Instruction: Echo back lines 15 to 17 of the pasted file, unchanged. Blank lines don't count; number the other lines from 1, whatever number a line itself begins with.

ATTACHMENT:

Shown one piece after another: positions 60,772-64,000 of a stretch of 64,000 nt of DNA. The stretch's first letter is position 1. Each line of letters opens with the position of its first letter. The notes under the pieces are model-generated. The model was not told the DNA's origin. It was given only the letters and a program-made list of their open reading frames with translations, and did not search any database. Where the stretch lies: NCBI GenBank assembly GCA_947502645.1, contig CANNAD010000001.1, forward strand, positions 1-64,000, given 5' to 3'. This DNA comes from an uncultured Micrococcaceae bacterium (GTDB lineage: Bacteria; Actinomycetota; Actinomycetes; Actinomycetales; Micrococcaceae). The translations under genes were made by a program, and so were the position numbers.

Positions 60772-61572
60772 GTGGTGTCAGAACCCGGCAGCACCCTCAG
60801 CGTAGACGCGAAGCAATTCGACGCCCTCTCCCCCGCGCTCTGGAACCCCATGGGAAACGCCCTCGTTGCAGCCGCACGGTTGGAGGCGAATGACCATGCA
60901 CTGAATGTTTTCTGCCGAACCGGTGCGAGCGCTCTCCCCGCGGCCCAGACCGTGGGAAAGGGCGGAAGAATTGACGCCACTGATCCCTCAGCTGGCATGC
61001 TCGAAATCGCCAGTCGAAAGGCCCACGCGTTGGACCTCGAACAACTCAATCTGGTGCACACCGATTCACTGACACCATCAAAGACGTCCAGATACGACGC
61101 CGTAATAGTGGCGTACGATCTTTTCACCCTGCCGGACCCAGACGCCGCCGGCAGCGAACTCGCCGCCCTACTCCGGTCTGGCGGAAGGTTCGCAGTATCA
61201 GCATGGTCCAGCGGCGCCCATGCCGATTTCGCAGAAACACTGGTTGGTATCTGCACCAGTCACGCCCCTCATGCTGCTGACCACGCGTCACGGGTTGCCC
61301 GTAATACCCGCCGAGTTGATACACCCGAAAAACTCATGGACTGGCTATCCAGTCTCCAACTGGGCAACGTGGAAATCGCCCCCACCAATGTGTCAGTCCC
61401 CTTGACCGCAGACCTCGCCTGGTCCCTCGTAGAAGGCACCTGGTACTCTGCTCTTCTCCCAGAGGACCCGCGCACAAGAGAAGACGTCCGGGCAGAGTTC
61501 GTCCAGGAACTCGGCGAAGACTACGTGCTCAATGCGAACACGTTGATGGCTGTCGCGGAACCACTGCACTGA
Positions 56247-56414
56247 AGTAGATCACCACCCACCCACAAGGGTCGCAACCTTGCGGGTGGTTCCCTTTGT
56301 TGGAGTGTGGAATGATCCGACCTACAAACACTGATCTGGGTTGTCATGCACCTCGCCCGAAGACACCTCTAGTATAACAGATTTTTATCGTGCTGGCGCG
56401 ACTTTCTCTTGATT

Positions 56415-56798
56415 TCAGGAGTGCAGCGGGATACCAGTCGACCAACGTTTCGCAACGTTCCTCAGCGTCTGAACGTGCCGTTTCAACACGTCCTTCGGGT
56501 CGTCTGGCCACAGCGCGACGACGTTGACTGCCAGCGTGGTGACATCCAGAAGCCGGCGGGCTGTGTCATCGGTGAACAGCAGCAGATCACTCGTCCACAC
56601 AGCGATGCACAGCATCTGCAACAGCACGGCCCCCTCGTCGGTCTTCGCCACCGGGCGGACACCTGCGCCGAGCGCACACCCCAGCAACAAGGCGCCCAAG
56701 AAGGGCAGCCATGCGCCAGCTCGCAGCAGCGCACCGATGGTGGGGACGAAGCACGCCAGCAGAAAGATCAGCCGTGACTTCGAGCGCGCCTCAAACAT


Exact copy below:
56401 ACTTTCTCTTGATT

Positions 56415-56798
56415 TCAGGAGTGCAGCGGGATACCAGTCGACCAACGTTTCGCAACGTTCCTCAGCGTCTGAACGTGCCGTTTCAACACGTCCTTCGGGT